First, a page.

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Message from the Don CIO.

It is important for the Department of the Navy to think and act like an enterprise because of the potential to realize a number of important benefits including increased integration of our operating forces Those forces whose primary missions are to participate in combat and the integral supporting elements thereof. See also combat forces; combat service support element; combat support elements. , improved interoperability, and consistent and improved information assurance. These benefits are in addition to cost savings, cost avoidance Cost avoidance is a management accounting term referring to an expense one has avoided incurring. It is commonly used in the field of energy management to describe the energy costs you avoided due to energy management initiatives. , and more effective use of the department's resources.

Many of the department's processes have traditionally revolved around individual programs and an environment where success is measured by a program's achievement of its acquisition milestones.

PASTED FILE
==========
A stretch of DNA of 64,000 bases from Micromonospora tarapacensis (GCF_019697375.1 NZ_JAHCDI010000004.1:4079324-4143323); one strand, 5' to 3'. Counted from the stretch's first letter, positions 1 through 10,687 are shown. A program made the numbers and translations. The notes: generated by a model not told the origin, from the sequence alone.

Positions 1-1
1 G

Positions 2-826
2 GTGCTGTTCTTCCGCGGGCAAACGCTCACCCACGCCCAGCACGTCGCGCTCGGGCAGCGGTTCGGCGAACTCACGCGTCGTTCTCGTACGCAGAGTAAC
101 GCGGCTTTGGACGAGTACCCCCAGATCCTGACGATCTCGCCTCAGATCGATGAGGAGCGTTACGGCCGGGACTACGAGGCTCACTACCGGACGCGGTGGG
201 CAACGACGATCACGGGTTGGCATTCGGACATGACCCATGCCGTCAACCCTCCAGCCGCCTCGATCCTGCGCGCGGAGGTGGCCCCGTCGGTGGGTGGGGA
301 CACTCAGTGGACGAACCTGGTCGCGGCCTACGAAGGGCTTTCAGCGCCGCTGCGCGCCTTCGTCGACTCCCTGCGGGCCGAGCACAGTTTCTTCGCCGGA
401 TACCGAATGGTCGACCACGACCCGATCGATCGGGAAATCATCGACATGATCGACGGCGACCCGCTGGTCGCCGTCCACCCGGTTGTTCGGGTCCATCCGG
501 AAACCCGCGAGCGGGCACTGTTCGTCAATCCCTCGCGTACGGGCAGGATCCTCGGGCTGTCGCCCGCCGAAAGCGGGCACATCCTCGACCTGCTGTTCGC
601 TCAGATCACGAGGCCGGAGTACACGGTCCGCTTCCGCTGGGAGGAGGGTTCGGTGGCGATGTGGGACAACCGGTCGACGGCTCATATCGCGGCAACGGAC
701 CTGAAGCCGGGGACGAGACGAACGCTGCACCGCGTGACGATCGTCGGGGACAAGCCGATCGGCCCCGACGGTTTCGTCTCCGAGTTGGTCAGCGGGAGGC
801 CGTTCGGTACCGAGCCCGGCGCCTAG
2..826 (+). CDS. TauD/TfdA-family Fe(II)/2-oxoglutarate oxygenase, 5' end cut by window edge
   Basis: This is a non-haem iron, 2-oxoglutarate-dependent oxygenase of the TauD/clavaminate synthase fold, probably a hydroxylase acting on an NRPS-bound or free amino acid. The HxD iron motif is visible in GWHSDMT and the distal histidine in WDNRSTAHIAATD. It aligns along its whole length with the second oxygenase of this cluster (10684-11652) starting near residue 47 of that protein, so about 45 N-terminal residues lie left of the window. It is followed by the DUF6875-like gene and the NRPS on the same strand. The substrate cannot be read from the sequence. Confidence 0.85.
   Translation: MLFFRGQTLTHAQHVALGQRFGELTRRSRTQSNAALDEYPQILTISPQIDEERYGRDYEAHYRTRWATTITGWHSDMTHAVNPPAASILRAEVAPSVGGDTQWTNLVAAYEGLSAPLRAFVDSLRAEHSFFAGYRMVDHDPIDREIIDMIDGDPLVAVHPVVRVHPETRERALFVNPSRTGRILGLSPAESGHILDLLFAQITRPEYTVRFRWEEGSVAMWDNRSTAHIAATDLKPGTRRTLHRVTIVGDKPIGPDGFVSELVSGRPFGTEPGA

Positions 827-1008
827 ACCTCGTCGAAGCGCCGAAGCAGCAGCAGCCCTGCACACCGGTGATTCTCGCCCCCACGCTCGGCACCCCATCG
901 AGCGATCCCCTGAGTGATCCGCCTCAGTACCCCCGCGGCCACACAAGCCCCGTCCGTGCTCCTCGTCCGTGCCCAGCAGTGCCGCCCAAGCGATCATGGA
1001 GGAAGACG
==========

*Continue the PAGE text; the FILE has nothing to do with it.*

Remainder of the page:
Program managers are responsible for delivering capabilities based on program-specific cost, schedule and performance requirements. Although well intended, decisions based on individual programs, without consideration of enterprise requirements, can lead to operational inefficiencies and degraded interoperability.

Thinking like an enterprise enables managers to more effectively address requirements, develop realistic concepts of operations, and create synergy and rigor rigor /rig·or/ (rig´er) [L.] chill; rigidity.

rigor mor´tis  the stiffening of a dead body accompanying depletion of adenosine triphosphate in the muscle fibers.
 in engineering, testing, integration, budgeting, acquisition strategy and contracting--which results in improved capability delivery, a more affordable investment strategy and improved partnering between government and industry providers and the end-user community.

A noteworthy example of "enterprise-think" is the Navy's Consolidated Afloat Networks and Enterprise Services (CANES) program. It represents a fundamental change in the way the department acquires networks and network security capability for the fleet. The goal of CANES is to provide a common computing environment, core services The introduction to this article provides insufficient context for those unfamiliar with the subject matter.
Please help [ improve the introduction] to meet Wikipedia's layout standards. You can discuss the issue on the talk page.
 and enhanced network security, which can be leveraged by the majority of afloat IT systems.

By migrating to an enterprise afloat network architecture with a single backbone and uniform security and services, the Navy will significantly reduce its afloat network footprint achieving overall cost reductions through elimination of redundant systems and processes, increase network security, and add cutting-edge functionality more quickly than it can today.